diy projectsfurnitureUpholstery Basics

Upholstery Basics: Tool Time

by Amanda Brown

It’s about this time every year that things come back to life. Flowers are in full bloom, and kids spend their hours out of school in the pool. You’ve probably completed your annual spring cleaning and noticed that a few pieces of furniture are beyond the capabilities of the vacuum and 409, so isn’t it about time you bring them back to life, too?

I’m Amanda Brown, and I’ve resurrected countless pieces headed for the dump into showstoppers at my Austin-based upholstery shop, Spruce. Before I became an upholsterer, I was mystified by the skills of upholstery. “Where do you hide all of the staples? How do you make cording?” It is amazing to me how much time I spent with my furniture yet how little I actually knew about putting it together.

Step into the sunshine and spend some time with me the second Thursday of every month. I’ll shed light on the skills I’ve learned from my professional training and tricks I’ve picked up along the way that will have you creating your own Before & After beauties. Today we’re making a shopping list of the tools we need and learning how to set up an air compressor and pneumatic staple gun so they’re locked and loaded for our upcoming activities. — Amanda

Read more about the tools you’ll need to start upholstering after the jump!

Image above: 1. Pliers; 2. Staple Remover; 3. Webbing Stretcher; 4. Curved Needle; 5. T-pin; 6. Rubber Mallet; 7. Magnetic Tack Hammer; 8. Edge Roll Cutter; 9. Carving Knife; 10. Square; 11. Hot Glue Gun; 12. Scissors; 13. Button Needle; 14. Regulator; 15. Yardstick; 16. Screwdrivers; 17. Measuring Tape; 18. Utility Knife; 19. White and Yellow Chalk; 20. Permanent Marker

I can see your wheels turning already. Don’t worry; you’ll be properly introduced to this group as we use them. For now, just be sure they’re in your tool bag and ready for action next month. Items that can’t be found around the house or at a local hardware store can be ordered through an upholstery supplier.

One of the best investments in upholstery is pneumatic tools. It may be intimidating to make the switch to an air-powered staple gun, but I guarantee you’ll be kissing your old staplers (and worn out hands) goodbye with one pull of the trigger.


  • (2) pliers
  • air compressor (6-gallon pancake-style tank is best for one user)
  • 1/4″ polyurethane air hose with threaded ends
  • pneumatic upholstery staple gun
  • (1) 1/4” industrial male sleeve coupler
  • (1) 1/4” industrial female sleeve coupler
  • (1) 1/4” industrial female plug
  • (1) 1/4” industrial male plug
  • Teflon tape


1. Cut a 2” piece of Teflon tape, and wrap it in a clockwise direction around the threaded end of the industrial male sleeve coupler. For every attachment, we’ll be wrapping the threaded end with Teflon tape to get an air-tight connection.

2. Screw the coupler into the outlet on the air compressor. Use your pliers to get it really tight.

3. On the air hose, attach the industrial female sleeve coupler to one end and the industrial female plug to the other. Use one pair of pliers to hold the air hose stationary while the other pair tightens the attachment.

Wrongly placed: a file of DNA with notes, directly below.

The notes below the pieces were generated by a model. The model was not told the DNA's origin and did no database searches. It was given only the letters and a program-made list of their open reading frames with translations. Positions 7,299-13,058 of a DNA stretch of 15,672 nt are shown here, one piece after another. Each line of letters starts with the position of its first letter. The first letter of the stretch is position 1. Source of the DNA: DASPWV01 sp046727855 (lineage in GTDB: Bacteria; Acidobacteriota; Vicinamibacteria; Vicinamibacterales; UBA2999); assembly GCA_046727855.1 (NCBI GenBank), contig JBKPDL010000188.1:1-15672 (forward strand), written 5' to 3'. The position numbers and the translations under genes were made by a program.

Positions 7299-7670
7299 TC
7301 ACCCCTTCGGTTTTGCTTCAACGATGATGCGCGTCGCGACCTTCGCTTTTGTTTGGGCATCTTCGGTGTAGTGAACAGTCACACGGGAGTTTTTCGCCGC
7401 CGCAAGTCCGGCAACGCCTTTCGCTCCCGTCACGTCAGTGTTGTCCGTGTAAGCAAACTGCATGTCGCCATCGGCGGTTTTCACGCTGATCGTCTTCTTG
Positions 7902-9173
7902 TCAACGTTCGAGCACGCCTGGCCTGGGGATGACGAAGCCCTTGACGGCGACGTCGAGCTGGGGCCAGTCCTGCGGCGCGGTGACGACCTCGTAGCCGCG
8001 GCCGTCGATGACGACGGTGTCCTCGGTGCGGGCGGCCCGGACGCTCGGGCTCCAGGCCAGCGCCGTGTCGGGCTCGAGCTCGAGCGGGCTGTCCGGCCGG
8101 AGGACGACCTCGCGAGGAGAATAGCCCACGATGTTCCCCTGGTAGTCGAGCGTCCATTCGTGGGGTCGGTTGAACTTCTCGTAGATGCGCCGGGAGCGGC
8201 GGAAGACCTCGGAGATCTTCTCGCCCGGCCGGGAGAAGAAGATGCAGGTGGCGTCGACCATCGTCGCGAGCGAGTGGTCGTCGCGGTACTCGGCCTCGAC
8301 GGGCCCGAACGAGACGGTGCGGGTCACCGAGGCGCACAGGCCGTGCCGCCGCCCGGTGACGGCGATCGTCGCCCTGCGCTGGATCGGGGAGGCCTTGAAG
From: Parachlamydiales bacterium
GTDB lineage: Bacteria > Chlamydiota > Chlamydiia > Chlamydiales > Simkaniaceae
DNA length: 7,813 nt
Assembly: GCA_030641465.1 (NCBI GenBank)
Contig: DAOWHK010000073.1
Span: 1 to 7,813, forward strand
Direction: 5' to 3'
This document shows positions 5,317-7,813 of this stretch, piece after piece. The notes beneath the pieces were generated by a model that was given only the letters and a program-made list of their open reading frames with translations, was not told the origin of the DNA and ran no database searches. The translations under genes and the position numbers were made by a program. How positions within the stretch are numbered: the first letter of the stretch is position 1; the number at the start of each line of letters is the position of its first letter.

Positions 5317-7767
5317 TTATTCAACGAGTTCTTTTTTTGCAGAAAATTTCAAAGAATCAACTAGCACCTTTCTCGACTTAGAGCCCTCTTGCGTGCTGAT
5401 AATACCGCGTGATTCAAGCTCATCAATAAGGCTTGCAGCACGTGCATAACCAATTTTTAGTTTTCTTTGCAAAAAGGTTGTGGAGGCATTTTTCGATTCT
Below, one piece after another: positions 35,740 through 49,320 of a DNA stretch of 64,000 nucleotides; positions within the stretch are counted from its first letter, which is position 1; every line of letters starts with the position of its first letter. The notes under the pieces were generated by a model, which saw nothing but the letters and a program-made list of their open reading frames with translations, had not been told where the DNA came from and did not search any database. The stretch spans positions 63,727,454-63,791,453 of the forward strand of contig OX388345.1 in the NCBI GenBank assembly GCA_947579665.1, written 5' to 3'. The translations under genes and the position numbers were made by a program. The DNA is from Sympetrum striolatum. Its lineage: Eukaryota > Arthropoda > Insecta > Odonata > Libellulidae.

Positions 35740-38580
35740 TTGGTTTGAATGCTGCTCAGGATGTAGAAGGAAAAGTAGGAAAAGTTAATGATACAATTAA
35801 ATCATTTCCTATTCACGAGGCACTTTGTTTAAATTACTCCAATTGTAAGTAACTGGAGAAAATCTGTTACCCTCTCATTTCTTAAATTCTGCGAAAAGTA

4. Now that we have the attachments on the air compressor and the hose, screw the industrial male plug into the bottom of the staple gun. Some guns may come with this attached already.

5. It is important for your safety and for the longevity of your tools that you operate within the air pressures recommended by the manufacturer. For this gun, the maximum air pressure is 100 psi. The lower limit can be determined by the minimum amount of pressure that will operate the tool. The lowest pressure at which my staple gun will shoot staples is about 65 psi, so I operate my tool between 65 psi and 100 psi.

6. Once you’ve determined the correct air-pressure range, you can hook up your tools and get to work. Hold the sleeve back on the air-compressor coupler, tightly push in the plug end of the air hose and release the sleeve. Repeat these steps between the other end of the air hose and the staple gun.

7. Power on the air compressor and allow the tank to fill up (it will stop automatically). Turn the pressure regulator knob to the right to send air from the tank into your hose and tools. There are two pressure gauges: one tells you the pressure in the tank, and the one closest to your hose tells you how much pressure is going to your tools. A slight turn to the left will stop the flow of air from the tank, and a sharper left turn will let air out of your hose, lowering the air pressure in your staple gun. Adjust the knob until you reach the desired air pressure. The compressor will turn on automatically when the pressure in the tank dips below a certain psi. Some machines have the option of setting automatic start and stop levels, but a small compressor like this one comes with these levels preset. Your only job is to manually regulate the air pressure going into the hose.

8. At the end of your workday, always drain the air out of your hose and the water out of your tank. Turning the pressure regulator knob all the way to the left will slowly release all the air out of the hose. Moisture can cause the inside of the tank to rust and ruin your tools, so loosen the screw on the bottom of the tank to let it all drip out.

Assemble your goodies, and meet me back here next month as we begin our first transformation. Your furniture is waiting!

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